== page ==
BUDA — Former Houston Mayor Bill White was supposed to offer the Democrats their best chance to beat the GOP in 15 years. Partial voting returns from across the state show he lost to Perry by 13 percent in a midterm election that turned into a Republican landslide.
“The citizens of our state have sent a very clear message with their votes — they’re optimistic about the future of our country and they believe that Texas is headed in the right direction,” said Perry, in a speech marking his re-election to a historic third term as governor. “Things are better here than they are almost anywhere else in the country.”
With a budget shortfall that has been reported to be as high as $25 billion, which is proportionally larger than the budget deficit California faced, Perry promised to veto any tax increase aimed at helping to close the gap.
He said those who thought the budget crisis was so bad that tax increases needed to be considered were “doom and gloomers.”
Perry plugged his new book titled “Fed Up!,” saying that Texans were “fed up” with Washington, but never acknowledged his Democratic opponent in his victory speech.
In the end, the White campaign couldn’t keep up with increased turnout for Republican candidates across the state, especially in suburban and rural counties.
“We challenge Texas to support Gov. Perry and others moving our state forward,” White said in his concession speech.
White urged his supporters to remain active in politics, likening them to “a pendulum that swings politics.”
Cheers erupted throughout the room when White conceded the election to Perry, but the cheering stopped when White said that every public official, including federal officials, deserves respect. The only cheering that could be heard at Perry’s party for that line was from the speakers broadcasting the audio from White’s party.
When the event organizers at the Republican election party turned off the live feed from the White campaign, the crowd that had gathered to watch White’s concession speech started chanting “Nah, nah, nah, hey, hey, hey, goodbye.”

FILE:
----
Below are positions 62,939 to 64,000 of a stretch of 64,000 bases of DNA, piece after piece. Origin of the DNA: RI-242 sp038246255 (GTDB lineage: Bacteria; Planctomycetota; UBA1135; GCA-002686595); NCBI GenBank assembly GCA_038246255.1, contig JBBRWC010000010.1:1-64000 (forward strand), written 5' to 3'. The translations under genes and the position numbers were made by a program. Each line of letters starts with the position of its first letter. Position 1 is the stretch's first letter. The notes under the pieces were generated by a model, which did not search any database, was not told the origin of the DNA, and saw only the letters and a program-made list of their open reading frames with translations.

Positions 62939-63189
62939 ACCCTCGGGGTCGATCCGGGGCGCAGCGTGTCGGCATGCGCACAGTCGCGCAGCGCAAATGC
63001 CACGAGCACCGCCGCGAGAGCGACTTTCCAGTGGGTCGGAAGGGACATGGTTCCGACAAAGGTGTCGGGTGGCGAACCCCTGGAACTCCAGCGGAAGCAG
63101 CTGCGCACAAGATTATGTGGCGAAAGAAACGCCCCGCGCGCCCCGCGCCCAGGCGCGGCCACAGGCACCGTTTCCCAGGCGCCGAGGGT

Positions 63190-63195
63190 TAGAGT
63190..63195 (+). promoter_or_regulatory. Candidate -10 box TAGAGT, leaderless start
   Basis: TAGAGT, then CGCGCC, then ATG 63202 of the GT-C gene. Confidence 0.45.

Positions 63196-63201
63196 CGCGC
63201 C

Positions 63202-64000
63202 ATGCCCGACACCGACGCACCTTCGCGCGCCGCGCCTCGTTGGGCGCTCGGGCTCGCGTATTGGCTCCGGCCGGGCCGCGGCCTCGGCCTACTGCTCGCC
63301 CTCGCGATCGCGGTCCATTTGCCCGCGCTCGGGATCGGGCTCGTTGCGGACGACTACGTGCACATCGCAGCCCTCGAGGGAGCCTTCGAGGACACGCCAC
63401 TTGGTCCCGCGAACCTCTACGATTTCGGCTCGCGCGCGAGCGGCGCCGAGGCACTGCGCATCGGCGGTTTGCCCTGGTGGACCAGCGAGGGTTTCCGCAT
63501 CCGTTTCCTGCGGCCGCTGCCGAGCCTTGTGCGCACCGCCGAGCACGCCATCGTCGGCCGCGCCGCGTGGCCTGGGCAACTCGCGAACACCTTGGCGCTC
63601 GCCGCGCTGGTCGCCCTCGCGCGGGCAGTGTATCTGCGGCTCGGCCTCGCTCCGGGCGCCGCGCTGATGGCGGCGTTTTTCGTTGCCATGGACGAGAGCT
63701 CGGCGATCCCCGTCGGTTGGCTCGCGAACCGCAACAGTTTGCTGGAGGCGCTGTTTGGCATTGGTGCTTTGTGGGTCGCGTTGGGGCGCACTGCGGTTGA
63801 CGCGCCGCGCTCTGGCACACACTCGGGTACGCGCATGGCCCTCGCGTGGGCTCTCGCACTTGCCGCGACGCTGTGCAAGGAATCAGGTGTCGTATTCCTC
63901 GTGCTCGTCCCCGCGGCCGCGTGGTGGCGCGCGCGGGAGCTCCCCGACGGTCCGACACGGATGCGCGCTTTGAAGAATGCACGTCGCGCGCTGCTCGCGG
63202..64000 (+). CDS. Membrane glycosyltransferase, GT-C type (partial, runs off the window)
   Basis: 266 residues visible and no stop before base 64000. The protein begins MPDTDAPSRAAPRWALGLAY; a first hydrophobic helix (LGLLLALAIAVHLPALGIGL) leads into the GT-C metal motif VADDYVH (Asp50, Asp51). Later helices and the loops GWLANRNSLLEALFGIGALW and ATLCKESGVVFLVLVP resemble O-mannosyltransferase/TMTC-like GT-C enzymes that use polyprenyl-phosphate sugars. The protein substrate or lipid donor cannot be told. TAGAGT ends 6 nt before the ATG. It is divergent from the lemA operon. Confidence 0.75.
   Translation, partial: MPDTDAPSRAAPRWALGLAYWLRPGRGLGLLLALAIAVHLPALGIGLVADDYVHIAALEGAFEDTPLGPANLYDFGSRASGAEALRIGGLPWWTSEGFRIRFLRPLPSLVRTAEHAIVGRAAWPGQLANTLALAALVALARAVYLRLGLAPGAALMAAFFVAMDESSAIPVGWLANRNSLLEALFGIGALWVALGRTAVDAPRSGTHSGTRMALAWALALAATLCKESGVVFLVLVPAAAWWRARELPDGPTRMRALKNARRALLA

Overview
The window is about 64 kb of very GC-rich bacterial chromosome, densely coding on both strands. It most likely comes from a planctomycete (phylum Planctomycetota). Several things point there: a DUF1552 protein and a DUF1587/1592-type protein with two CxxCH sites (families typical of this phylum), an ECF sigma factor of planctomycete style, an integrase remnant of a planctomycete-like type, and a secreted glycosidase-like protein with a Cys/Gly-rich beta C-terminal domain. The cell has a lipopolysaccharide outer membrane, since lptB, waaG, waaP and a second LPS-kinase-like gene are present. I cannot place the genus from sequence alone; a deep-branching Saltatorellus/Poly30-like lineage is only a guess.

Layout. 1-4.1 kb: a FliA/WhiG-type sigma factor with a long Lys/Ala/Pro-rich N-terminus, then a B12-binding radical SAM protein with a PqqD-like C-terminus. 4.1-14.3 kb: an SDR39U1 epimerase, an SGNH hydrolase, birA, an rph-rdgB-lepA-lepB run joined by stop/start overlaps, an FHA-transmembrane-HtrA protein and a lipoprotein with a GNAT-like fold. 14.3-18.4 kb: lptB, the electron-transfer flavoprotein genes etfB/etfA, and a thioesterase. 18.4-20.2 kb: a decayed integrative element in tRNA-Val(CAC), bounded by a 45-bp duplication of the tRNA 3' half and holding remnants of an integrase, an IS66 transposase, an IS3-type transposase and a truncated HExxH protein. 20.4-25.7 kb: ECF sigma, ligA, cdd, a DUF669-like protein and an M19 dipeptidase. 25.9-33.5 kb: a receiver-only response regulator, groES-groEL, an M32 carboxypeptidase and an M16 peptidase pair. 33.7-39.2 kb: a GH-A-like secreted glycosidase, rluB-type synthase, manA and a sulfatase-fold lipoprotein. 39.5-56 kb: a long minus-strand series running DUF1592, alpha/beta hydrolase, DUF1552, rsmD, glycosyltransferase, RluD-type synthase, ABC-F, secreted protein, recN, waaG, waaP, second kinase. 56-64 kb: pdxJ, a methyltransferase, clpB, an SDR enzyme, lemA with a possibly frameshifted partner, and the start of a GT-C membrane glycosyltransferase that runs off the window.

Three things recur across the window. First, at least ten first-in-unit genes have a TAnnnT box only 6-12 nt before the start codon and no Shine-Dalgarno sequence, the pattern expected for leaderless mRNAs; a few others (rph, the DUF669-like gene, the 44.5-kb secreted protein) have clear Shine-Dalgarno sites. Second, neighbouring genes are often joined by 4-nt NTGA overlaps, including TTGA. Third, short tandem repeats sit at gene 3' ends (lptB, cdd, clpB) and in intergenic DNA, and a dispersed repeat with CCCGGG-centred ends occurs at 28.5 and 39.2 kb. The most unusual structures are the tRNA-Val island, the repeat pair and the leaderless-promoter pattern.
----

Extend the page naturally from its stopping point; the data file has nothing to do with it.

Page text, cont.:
The last few days of the gubernatorial campaign had centered on a controversial advertisement released by the Perry campaign that revived previously disproved claims that Houston is a sanctuary city, arguing that immigration policies led to the death of a Houston police officer.
In the ad, the officer’s widow Joslyn Johnson said, “In the past, Bill White supported sanctuary city policies that made it difficult for officers to safely do their jobs.”
The assertion that Houston was a sanctuary city or that White supported such policies isn’t true, according to the Austin American-Statesman’s PolitiFact Texas, who rated the claim as false in February.
However, the ad was effective in setting off a media firestorm and the White campaign quickly countered with its own ad attacking Perry on border security issues.
“It’s effective if the press is obsessed by it,” said radio-television-film professor Paul Stelker. “Negative advertising works because it gets your attention.”
Still, Stekler said he didn’t think the ad would be the dominant focus on the election and warned that most of advertisements like this are only effective on the margins.
The race between Perry and White appeared to be closing during the summer months — White had managed to cut Perry’s lead to an average of about 6 percent, with a Public Policy Polling poll even showing the race tied.
However, the lead began to expand in the fall, even as The Dallas Morning News and The Associated Press published stories highlighting connections between companies that received investments and grants from state organizations and key Perry donors.
The attacks didn’t stick because Perry’s actions haven’t been all that different from the actions of past administrations, and people see it as part of the political game, said Andrew Wheat, research director at Citizens for Public Justice.
“People think this is business as usual and they might be right,” Wheat said. “People have a dim view of politicians, and it’s usually richly deserved.”
Instead, voters focused their attention and anger on Washington, D.C., said long-time state Rep. Jim McReynolds, D-Trinity County, a conservative Democrat from East Texas who lost by more than 15 percent.
“Washington is beating us. It’s a tide,” McReynolds said.